Once you understand the basic theory well (and it takes a bit of time to understand the current dogma), you have to decide whether you want to use a Eulerian hydrocode (i.e., compressible CFD code) to solve your problem or a Lagrangian code (e.g. finite elements).  If you use a CFD code you will start of with a ceratin pressure, use a Newton-Raphson method to find the  corresponding volume (i.e., density, keeping the mass fixed), and iterate until you reach some sort of equilibriation condition.  On the other hand, if you use lagrangian finite elements, you will be able to compute the volume change directly.  Therefore, you can just take that value, plug it into the EOS and get the pressure.

The literature on these EOSs is diffuse and often classified. You will find some references in

-- Biswajit 


Luming Shen's picture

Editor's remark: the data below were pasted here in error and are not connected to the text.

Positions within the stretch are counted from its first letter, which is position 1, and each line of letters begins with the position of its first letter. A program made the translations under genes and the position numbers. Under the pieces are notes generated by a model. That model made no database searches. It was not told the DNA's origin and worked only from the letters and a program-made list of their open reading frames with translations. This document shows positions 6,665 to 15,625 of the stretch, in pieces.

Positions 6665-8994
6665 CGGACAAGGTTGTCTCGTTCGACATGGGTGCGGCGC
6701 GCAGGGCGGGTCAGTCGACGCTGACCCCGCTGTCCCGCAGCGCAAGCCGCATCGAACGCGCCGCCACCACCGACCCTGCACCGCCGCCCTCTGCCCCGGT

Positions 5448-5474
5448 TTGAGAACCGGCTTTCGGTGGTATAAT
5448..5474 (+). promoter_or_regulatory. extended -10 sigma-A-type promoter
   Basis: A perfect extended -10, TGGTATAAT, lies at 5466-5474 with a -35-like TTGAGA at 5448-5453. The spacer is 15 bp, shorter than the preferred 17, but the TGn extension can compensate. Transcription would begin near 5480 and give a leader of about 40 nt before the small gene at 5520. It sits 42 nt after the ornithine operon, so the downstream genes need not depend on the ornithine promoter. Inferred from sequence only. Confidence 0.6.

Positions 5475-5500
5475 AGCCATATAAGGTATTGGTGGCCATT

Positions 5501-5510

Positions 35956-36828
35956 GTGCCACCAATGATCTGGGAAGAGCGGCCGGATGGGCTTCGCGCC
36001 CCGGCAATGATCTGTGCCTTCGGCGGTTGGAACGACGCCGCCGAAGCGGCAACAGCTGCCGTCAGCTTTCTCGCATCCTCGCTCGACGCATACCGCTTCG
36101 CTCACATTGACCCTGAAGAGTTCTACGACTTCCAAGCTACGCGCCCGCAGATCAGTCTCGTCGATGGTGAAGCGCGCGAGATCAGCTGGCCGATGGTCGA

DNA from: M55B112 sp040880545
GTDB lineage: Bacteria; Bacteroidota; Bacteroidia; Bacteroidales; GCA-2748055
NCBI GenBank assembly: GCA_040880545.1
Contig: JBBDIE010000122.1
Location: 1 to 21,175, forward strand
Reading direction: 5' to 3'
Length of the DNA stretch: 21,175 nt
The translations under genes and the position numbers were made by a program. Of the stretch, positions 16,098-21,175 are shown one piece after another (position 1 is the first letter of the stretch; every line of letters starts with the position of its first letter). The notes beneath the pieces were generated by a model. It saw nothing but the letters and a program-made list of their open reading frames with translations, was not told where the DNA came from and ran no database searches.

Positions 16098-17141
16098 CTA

Thanks for your quick response. These information is very helpful. Hope to see a textbook on simulation of explosion from your group in the near future.




You can some more information in Numerical modeling of Explosives and Propellants by Charles Mader. The book deals primarily with Eulerian simulations. There is a lot of information and examples of verification problems that are useful. However, the numerics are not discussed in any great detail (as in convergence issues and such). The book deals primarily with detonation while I was more interested in deflagration related issues. Also, modern plasticity models, burn models, and even detonation/EOS models such as JWL++ are not discussed in any detail. The appendices in the book are quite useful because they summize the models and lay out differencing schemes used that can be used in Eulerian simulations.

Henry Tan's picture

As pointed out by Biswajit that explosion is a multiscale phenomenon involving multiscales in both time and space, and multiphysics including solid deformation, fluid dynamics, combustion, and much more.